District 22 Louisiana House member Gabe Firment has endorsed the legislative plans laid out by the Louisiana Conservative Caucus. Firment said, “As a member of the Louisiana Conservative Caucus I am proud to endorse legislation this session to lower taxes, end abortion, and protect our Second Amendment rights. I will always fight for the conservative values held by the people of District 22!”
The Conservative Caucus, the largest voting bloc in the Louisiana Legislature, has endorsed several policies to responsibly lower the sales tax rate, completely end abortion in Louisiana, and ensure that 2nd Amendment Rights are not infringed.
Last year, members of the Louisiana Legislature joined together to form the Conservative Caucus, which immediately became the largest voting bloc in the legislature. Their unifying causes were simple reflections of why their constituents sent them to Baton Rouge: to promote Louisiana’s economic prosperity through the conservative principles of fiscal responsibility, protecting the unborn, and defending our 2nd Amendment rights. In their first regular session since being formed, all 40 members of the Conservative Caucus have pledged their support to the following legislation that will responsibly lower the state sales tax, completely end abortion in Louisiana, and ensure that our 2nd Amendment Rights are not infringed.
Since 2016 when the temporary sales tax was passed, the state has continuously operated with a surplus. However, when the tax is set to expire in 2025, the state is forecasting a budget deficit of over a half billion dollars when accounting for government growth and the loss of revenue. In order to begin weaning government off of that money, Representative Tony Bacala authored House Bill 438 to immediately lower the temporary sales tax by 22%. Bacala’s proposal is backed by years of tax collection data that shows that reducing the temporary sales tax rate by that amount will not cause any budget problems. By following the data and fighting government growth, this responsible approach can be taken every year to prepare for the future, lower taxes, and curb the growth of government.
To stop the unjust practice of murdering babies, the Conservative Caucus has endorsed the following two pieces of legislation to end abortion in Louisiana.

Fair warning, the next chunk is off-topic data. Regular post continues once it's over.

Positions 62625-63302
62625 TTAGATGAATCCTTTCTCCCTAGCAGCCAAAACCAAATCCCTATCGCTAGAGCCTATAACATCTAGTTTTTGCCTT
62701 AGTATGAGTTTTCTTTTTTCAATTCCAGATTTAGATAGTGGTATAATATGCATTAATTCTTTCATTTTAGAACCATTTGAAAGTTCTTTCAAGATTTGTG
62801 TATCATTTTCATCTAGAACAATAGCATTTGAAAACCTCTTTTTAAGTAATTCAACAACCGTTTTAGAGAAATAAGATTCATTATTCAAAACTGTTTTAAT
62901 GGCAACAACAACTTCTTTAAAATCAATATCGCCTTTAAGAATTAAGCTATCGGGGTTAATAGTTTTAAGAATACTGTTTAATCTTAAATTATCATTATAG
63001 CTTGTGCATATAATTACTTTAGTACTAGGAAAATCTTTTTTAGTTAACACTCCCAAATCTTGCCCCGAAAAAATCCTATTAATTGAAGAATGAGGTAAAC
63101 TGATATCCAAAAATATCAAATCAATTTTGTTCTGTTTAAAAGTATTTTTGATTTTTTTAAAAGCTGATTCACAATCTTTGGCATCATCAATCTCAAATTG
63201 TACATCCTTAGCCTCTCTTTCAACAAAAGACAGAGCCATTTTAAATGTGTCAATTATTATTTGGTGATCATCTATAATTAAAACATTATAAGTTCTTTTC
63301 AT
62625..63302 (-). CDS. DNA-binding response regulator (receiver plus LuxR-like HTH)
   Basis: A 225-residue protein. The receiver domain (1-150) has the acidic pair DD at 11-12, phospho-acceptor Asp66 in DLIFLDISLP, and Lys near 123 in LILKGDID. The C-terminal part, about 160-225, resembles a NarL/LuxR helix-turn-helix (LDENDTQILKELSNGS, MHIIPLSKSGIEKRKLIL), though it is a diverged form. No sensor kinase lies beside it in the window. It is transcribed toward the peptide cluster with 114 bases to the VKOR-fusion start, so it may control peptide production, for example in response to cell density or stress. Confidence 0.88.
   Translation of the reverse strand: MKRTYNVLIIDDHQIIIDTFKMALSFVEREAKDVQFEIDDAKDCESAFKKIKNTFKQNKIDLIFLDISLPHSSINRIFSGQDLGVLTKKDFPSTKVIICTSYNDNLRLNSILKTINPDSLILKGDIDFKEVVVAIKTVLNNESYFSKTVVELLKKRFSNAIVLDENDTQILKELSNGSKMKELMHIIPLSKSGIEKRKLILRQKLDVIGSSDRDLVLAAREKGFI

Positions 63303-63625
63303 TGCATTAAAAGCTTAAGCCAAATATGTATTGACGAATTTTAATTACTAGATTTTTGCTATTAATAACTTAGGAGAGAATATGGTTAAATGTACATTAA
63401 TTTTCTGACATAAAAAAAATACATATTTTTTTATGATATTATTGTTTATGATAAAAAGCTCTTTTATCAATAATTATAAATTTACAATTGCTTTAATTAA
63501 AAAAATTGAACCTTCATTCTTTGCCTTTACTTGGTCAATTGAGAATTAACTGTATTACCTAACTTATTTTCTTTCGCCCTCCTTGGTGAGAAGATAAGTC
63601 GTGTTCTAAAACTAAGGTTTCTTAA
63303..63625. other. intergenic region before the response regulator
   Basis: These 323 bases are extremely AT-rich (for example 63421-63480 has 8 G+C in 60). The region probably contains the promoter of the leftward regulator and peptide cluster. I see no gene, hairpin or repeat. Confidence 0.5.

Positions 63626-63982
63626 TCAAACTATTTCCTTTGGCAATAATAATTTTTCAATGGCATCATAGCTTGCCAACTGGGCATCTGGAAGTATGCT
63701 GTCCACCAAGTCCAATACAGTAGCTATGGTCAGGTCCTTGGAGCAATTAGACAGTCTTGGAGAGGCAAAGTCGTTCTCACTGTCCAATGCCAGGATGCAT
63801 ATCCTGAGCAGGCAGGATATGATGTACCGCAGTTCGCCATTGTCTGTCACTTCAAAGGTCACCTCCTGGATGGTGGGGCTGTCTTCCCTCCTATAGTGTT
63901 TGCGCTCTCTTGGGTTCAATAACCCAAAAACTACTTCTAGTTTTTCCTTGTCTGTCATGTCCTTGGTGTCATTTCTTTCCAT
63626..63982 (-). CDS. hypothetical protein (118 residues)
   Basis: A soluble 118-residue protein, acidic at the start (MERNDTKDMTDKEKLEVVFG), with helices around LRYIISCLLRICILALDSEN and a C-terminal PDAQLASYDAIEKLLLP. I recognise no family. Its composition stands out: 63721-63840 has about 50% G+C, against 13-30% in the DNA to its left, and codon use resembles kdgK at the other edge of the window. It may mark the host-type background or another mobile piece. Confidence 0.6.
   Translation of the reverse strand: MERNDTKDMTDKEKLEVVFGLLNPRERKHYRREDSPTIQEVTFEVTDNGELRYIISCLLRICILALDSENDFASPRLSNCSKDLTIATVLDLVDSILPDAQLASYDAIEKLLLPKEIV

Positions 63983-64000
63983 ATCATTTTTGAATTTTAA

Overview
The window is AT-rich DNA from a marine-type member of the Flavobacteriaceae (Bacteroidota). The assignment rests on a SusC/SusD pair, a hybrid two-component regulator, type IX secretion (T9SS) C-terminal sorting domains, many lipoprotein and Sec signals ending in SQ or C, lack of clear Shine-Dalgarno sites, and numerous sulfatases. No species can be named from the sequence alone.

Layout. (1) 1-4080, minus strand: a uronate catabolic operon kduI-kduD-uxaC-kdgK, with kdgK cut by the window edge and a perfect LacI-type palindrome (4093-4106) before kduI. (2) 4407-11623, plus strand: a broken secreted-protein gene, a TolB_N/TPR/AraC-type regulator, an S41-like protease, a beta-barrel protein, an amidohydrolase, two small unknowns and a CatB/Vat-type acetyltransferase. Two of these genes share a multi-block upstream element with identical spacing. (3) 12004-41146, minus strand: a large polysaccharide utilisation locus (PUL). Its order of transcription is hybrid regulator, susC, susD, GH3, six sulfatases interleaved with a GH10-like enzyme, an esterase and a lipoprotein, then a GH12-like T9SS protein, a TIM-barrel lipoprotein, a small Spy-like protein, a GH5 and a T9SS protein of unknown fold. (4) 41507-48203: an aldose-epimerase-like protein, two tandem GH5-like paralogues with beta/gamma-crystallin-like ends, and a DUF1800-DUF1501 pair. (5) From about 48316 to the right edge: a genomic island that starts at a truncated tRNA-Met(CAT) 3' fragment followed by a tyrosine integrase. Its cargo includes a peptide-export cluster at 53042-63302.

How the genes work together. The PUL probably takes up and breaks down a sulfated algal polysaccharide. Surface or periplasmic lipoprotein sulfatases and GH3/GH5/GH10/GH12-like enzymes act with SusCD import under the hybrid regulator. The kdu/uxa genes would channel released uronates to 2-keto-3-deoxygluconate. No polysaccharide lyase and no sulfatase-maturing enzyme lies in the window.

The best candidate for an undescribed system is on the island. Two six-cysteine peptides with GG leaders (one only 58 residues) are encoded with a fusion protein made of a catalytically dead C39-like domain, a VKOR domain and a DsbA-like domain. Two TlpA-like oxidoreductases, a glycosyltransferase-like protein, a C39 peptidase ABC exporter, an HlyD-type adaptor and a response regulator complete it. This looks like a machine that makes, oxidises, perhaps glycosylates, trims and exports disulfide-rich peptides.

As states have begun defying federal laws on everything from immigration enforcement to marijuana, Representative Danny McCormick filed House Bill 344. Just like Louisiana has with federal marijuana laws, this legislation would have Louisiana stop complying with the effects of Roe v. Wade and begin enforcing a prohibition on abortions.
Representative Chuck Owen filed House Bill 146 after finding very loose language that opened the door to abortions and sterilization for those under a legal tutorship. After researching the law, Owen’s bill would require court authorization to perform an abortion or sterilization on a person under continuing tutorship.
The Conservative Caucus has endorsed two pieces of legislation to protect their constituents’ 2nd Amendment Rights. Just like last year, they are supporting Representative Danny McCormick’s House Bill 37 to institute Constitutional Carry in Louisiana. This law would mimic our current open carry law but also allow for concealment without the tax of a government permit.
Another pro-gun bill endorsed by the caucus is House Bill 43 by Representative Larry Frieman. Just like our non-enforcement of federal marijuana law, this keeps Louisiana from enforcing any federal laws that would unduly tax, register, confiscate, or prevent ownership of a firearm, accessory, or ammunition. Louisiana will be charged with enforcing Louisiana laws but protecting its citizens from federal policies that are meant to discourage or make it cost prohibitive to enjoy our 2nd Amendment Rights.
With this first round of policy endorsements, the Conservative Caucus and its members are sending a clear message that the voices of their constituents are being heard and that their campaign pledges were not hollow talking points. They look forward to joining their colleagues in the Louisiana House and Senate in voting to send these bills to Governor Edwards’ desk.
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